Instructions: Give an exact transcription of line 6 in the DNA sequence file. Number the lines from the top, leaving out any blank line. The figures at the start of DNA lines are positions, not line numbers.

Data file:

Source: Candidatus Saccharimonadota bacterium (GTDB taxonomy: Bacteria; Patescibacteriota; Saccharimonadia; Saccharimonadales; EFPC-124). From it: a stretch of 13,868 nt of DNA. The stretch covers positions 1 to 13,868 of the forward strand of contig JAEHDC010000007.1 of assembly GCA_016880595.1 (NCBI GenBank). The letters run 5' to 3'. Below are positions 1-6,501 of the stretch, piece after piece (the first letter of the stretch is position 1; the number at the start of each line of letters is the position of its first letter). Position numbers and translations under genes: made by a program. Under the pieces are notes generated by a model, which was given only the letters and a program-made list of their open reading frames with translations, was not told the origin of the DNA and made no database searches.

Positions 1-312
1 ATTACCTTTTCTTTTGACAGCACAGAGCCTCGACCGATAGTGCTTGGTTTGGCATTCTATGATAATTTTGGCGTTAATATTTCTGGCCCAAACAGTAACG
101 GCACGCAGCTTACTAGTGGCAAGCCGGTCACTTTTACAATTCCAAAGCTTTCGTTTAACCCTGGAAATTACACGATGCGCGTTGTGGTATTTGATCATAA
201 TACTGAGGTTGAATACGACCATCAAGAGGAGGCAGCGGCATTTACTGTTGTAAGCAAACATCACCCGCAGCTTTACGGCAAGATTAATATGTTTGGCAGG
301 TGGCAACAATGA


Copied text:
301 TGGCAACAATGA